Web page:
Science Says Drinking Your Coffee This Way Means You’re More Likely to Be a Psychopath
How bitter do you like your daily cup of Joe?
I have a friend who always drinks his coffee black with no sugar (and is rather pretentious about it, mind you), and whenever the server asks him if he wants milk, he makes the same joke: “I’ll take it black, like my soul.” Now, a new study published in the journal Appetite suggests there may be something to that.
Researchers at the University of Innsbruck in Austria asked more than 1,000 men and women to self-report their taste preferences and answer a questionnaire that assessed their Machiavellianism, psychopathy, narcissism, everyday sadism, trait aggression, and the Big Five factors of personality.
What they found that those who preferred bitter flavors often exhibited qualities that make them appear bitter themselves. In addition, these people often revealed sadistic or even psychopathic characteristics. In other words, evidence shows that people with psychopathic tendencies tend prefer their coffee black. According to the findings:
“The present research has demonstrated that bitter taste preferences are associated with 549 more pronounced malevolent personality traits, especially robustly with everyday sadism. [The results] confirmed the hypothesis that bitter taste preferences are positively associated with malevolent personality traits, with the most robust relation to everyday sadism and psychopathy…The data thereby provide novel insights into the relationship between personality and the ubiquitous behaviors of eating and drinking by consistently demonstrating a robust relation between increased enjoyment of bitter foods and heightened sadistic proclivities.”
The paper noted that the opposite has also been found to be true, citing previous research that indicates that those who prefer sweet tastes are “sweet” themselves to the extent that they tend to exhibit more “prosocial” personality characteristics. In general, the entire study argues that there’s something to the saying, “You are what you eat.” Again, from the report:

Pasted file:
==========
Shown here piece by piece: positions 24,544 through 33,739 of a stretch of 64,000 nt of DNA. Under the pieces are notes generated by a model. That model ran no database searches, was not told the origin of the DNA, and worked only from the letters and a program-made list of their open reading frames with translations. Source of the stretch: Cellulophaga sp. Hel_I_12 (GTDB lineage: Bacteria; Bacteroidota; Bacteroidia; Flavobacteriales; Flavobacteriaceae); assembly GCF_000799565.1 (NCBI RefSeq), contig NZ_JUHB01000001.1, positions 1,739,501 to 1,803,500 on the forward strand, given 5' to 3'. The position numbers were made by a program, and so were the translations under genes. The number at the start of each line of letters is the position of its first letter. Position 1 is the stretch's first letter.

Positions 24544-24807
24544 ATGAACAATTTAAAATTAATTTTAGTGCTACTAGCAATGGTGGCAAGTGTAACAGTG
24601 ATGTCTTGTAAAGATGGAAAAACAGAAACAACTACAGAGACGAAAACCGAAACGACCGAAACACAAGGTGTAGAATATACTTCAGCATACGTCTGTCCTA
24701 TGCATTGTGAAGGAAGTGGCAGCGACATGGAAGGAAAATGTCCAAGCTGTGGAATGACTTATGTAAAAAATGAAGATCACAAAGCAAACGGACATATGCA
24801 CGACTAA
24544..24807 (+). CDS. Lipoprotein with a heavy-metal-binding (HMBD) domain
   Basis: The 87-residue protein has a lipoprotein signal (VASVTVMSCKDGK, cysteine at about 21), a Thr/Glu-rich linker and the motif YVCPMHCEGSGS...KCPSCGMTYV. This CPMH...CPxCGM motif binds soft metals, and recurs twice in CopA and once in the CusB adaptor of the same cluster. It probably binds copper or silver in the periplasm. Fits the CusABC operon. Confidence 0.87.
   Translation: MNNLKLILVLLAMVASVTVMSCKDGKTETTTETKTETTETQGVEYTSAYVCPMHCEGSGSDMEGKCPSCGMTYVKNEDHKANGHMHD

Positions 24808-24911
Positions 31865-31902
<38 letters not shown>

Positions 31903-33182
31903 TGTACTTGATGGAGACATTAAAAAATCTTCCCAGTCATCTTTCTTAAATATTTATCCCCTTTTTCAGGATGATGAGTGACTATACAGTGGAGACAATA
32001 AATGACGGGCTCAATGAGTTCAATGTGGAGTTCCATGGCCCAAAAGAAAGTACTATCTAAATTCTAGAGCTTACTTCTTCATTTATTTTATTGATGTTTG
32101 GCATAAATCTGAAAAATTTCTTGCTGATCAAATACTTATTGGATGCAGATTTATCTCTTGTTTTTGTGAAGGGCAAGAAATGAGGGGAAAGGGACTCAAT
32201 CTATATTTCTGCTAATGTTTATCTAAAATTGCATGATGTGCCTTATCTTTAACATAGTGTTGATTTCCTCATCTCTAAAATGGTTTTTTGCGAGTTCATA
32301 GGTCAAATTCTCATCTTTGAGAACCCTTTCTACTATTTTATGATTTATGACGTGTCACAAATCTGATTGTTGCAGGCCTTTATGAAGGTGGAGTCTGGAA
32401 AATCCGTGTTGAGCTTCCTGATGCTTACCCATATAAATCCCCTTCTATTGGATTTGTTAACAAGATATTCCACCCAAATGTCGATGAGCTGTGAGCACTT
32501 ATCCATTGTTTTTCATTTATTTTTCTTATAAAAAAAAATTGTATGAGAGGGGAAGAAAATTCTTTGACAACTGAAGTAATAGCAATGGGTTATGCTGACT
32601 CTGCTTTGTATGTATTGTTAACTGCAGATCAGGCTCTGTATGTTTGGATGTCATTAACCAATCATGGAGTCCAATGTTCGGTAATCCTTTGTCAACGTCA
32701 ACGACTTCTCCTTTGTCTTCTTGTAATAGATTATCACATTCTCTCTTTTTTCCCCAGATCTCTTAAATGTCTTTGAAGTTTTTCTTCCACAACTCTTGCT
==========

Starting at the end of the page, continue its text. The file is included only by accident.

“Sensation seeking is one of the personality characteristics that has often been associated with individual differences in taste preferences. For example, people high in sensation seeking tend to have an increased preference for spicy food. Additionally, caffeine consumption is positively correlated with other facets of sensation seeking behavior, such as experience seeking and disinhibition. Increased preferences for sweet foods appear to co-occur with higher levels of agreeableness. Similarly, a preference for sweet white wine over dry white wine is associated with more trait neuroticism and lower levels of openness.”
Of course, none of this is determinate, and if you like bitter food, you should not make the assumption that you’re “bitter” any more than you should make the assumption that you’re sweet because you like candy.
However, it does make sense that the stimuli that we seek from what we eat and drink would correlate to the stimuli that we seek in life. And it’s worth noting that, of the correlations examined, “general bitter taste preferences were the strongest predictor compared to the other taste preferences. Taken together, the results suggest that how much people like bitter tasting foods and drinks is stably tied to how dark their personality is.”
And for more eye-opening science you should know, see here to find out which personality traits have been proven to extend your life.
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